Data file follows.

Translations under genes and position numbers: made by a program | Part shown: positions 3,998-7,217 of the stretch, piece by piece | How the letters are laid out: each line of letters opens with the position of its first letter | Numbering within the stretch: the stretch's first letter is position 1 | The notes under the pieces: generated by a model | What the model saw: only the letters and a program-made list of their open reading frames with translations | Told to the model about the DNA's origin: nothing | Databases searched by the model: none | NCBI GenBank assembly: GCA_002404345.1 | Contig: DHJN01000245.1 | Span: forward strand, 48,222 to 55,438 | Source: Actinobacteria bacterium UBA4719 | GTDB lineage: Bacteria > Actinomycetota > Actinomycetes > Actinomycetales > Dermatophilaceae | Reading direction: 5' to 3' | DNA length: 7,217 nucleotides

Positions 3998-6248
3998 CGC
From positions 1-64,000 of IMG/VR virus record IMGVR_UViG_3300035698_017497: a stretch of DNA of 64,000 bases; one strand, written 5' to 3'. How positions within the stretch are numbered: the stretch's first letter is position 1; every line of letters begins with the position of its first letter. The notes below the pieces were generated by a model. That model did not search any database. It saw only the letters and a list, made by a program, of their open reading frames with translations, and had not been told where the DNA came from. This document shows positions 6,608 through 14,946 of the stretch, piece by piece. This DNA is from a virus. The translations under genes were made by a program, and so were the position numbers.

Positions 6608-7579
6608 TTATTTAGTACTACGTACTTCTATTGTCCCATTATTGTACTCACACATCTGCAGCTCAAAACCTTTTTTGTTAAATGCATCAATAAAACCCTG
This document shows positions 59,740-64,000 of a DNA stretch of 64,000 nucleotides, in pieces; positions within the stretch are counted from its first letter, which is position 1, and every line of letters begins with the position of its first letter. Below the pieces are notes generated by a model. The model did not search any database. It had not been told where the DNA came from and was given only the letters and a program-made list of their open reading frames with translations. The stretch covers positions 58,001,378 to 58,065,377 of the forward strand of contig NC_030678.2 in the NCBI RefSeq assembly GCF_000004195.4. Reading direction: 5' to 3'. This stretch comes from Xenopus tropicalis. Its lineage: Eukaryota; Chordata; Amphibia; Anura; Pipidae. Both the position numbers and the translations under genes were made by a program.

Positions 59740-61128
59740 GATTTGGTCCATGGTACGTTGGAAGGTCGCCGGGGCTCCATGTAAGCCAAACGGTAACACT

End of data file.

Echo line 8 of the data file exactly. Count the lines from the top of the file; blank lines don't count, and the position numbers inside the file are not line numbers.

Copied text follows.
Positions 59740-61128